Those Judicial Commissions Really Protect Their Own


Those Judicial Commissions Really Protect Their Own

Filed under: California, Corrupt Judges, Judge Peter McBrien — justice4mothers @ 7:25 pm

This is nice.  California Judge Peter J. McBrien is finally punished, but they might as well have held a party for him.  A “rebuke” is hardly a punishment.  Fire his butt.  Well, there’s always next time….he is still out their on the bench ready to screw with you.  From the Sacramento Bee:

Superior Court Judge Peter McBrien was censured Tuesday by the Commission on Judicial Performance. The commission in particular cited McBrien for halting a divorce trial without telling anyone.

State commission rebukes Sacramento judge McBrien

By Andy Furillo

Published: Wednesday, Jan. 6, 2010 – 12:00 am | Page 3B
Last Modified: Wednesday, Jan. 6, 2010 – 8:00 am

California’s judicial disciplinarians pounded a Sacramento jurist just about as hard as they could Tuesday, slapping him with an order of public censure over his “manifestly unjudicial” handling of a 2006 divorce case.

The worst thing the state Commission on Judicial Performance could have done to Sacramento Superior Court Judge Peter J. McBrien would have been to kick him off the bench. Short of that, the public censure is the most severe penalty at the commission’s disposal.

In what figures to be the end of a disciplinary matter that goes back a year and a half, the commission said McBrien acted “suddenly and precipitously,” in a manner “prejudicial to public esteem for the judicial office.”

He was “patently unreasonable” and acted “without proper justification,” the commission found, in a fashion that would “constitute prejudicial misconduct and willful misconduct.”

At times, McBrien’s “self-serving statements and testimony” to the commission during its investigation were “shown to be inaccurate,” the panel found, which reflected his “arrogant indifference toward these proceedings.”

“We conclude that a severe public censure is warranted based on the gravity of this misconduct, coupled with Judge McBrien’s pervasive lack of accountability and insight into the impropriety of his conduct,” the commission concluded.

Tuesday’s 34-page ruling resulted from charges filed with the commission over McBrien’s hasty March 9, 2006, termination of the divorce case Carlsson vs. Carlsson.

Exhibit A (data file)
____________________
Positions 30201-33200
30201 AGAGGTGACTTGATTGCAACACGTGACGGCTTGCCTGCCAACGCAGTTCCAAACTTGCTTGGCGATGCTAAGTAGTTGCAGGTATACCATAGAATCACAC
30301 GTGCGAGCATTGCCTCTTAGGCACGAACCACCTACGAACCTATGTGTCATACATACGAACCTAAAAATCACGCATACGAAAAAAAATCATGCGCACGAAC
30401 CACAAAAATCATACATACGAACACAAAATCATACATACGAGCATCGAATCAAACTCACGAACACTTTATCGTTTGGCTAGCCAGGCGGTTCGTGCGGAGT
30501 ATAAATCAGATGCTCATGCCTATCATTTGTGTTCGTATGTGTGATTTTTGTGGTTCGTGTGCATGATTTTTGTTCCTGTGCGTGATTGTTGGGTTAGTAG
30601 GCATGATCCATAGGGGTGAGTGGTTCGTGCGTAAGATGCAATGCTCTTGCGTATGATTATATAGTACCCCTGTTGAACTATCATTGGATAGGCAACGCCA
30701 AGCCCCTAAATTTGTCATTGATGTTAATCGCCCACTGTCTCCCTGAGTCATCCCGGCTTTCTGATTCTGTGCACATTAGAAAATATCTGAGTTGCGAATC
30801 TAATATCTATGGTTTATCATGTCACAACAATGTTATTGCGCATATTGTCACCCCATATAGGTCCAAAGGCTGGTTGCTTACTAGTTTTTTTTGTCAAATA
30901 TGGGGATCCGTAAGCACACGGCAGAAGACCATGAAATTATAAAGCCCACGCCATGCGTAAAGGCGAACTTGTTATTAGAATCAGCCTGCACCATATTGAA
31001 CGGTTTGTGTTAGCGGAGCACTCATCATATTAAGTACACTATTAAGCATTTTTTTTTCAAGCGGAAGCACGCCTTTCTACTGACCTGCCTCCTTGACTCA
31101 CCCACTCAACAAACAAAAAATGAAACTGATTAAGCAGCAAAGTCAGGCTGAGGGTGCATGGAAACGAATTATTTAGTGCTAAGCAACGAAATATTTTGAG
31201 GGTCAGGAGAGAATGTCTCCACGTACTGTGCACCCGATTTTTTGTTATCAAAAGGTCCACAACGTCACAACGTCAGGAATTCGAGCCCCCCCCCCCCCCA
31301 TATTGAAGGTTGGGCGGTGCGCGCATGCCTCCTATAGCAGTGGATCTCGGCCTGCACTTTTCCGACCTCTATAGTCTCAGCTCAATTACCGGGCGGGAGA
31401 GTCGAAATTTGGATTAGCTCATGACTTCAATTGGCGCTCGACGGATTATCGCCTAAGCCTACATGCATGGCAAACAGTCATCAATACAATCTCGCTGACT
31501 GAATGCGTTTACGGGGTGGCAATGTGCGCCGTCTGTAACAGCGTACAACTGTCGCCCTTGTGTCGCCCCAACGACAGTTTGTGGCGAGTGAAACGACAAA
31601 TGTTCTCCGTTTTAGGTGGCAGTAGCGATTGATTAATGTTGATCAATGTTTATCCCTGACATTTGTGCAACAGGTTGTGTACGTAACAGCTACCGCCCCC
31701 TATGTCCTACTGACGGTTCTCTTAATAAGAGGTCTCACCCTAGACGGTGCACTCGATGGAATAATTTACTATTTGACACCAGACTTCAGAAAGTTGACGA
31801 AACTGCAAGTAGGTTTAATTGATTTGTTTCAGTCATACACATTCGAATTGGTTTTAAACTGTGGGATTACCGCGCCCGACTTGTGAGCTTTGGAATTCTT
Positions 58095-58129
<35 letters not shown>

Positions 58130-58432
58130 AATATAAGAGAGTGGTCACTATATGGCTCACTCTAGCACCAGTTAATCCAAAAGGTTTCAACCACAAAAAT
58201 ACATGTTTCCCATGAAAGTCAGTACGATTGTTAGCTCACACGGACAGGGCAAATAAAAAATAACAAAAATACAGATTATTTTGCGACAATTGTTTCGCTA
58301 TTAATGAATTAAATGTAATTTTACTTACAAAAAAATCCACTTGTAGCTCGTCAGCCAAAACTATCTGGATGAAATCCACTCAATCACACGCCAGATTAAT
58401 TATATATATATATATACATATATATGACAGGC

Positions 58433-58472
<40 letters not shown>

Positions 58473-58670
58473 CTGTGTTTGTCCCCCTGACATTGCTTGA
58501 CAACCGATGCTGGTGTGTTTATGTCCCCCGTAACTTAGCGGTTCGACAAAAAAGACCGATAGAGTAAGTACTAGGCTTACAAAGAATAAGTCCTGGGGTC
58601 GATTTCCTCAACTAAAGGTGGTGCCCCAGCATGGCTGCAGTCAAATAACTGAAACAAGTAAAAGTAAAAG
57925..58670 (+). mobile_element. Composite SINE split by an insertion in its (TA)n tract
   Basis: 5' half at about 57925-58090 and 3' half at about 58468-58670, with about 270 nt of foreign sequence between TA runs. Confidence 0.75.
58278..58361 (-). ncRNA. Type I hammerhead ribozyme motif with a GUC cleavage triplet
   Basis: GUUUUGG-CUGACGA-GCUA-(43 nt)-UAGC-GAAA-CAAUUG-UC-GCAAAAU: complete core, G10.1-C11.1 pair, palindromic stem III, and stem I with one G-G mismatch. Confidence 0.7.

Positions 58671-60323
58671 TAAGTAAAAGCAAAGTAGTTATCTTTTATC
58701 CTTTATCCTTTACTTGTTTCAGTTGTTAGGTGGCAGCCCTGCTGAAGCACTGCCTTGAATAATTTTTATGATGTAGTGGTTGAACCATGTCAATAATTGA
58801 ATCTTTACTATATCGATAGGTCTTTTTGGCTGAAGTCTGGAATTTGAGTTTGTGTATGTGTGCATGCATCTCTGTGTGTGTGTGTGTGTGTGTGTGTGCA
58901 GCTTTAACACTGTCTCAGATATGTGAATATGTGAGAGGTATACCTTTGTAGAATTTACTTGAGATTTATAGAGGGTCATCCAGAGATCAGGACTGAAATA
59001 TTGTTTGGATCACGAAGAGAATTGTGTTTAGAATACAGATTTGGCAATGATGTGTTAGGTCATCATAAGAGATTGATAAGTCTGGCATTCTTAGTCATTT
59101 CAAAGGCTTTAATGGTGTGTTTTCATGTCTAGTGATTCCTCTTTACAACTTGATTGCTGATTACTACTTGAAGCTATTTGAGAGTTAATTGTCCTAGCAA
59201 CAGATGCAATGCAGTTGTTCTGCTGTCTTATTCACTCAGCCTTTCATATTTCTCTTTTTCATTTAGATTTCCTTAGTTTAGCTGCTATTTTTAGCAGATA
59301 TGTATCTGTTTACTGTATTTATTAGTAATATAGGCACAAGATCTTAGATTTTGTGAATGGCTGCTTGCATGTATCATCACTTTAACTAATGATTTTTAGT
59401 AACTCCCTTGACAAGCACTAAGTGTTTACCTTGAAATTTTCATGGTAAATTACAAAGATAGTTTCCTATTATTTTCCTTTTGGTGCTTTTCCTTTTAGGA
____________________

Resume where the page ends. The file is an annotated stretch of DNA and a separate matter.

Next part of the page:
The judge, who was not available for comment Tuesday, drew the sharpest rebuke from the commission for ending the trial before all the evidence was in. As a result, his ultimate decision in the case was overturned by the state’s 3rd District Court of Appeal.

The commission also criticized the judge for improperly threatening to hold the lawyer for one of the litigants, Ulf Carlsson, a former state Department of General Services construction manager, in contempt of court.

McBrien had asked the lawyer, Sharon Huddle, to obtain her client’s Statement of Economic Interests and give it to the court. When she hesitated on grounds it might incriminate Carlsson, he raised the possibility of the contempt finding.

McBrien overstepped his role as a judge and acted as an investigator “embroiled” in the case, the commission said, when he ordered up transcripts of Carlsson’s trial testimony and sent them to the construction manager’s bosses at DGS. Carlsson had testified about his private financial relationship with a real estate developer who did business with the agency.

Finally, the commission said McBrien repeatedly demeaned Carlsson’s lawyer throughout the litigation.

James A. Murphy, the San Francisco attorney who represented McBrien at the commission proceedings, called the decision of censure “pretty embarrassing for Judge McBrien, to say the least.”

“He obviously is very remorseful,” Murphy said. “He wishes this matter had not transpired the way it did. He would have handled it differently under the circumstances if he was confronted with the case again. At the time, he did what he thought was appropriate under the circumstances.”

Murphy said McBrien, a family law specialist, has handled 40,000 cases in a career that dates back more than 20 years.

Murphy suggested that the crush of cases in family law court and statistics that show that Sacramento County does not have enough judges to handle the number of filings contributed to the judge’s poor decision-making.

The key problem in the case was McBrien’s decision to end the trial – which had exceeded the two-day time frame he set aside for it – without telling anyone, according to the commission’s finding.

Toward the end of the trial, the judge, who was on call to act on emergency protective orders sought by law enforcement, stepped down from the bench to handle such a request while a witness for Carlsson was on the stand. Phone records showed McBrien took about three minutes to handle the request for the order, the commission found.

But he never came back to the bench that day, and his clerk told the lawyers the trial was over.

Carlsson declined to comment Tuesday, but he previously has said that if the commission did not remove McBrien from the bench, he would appeal to the California Supreme Court.

Tuesday’s censure represented the second time the commission has taken action against McBrien.

It admonished him in 2002 for cutting down trees near his house on the American River Parkway.

The commission also found that his testimony in the current case did not square with the statements he made to commission investigators in the 2002 matter.

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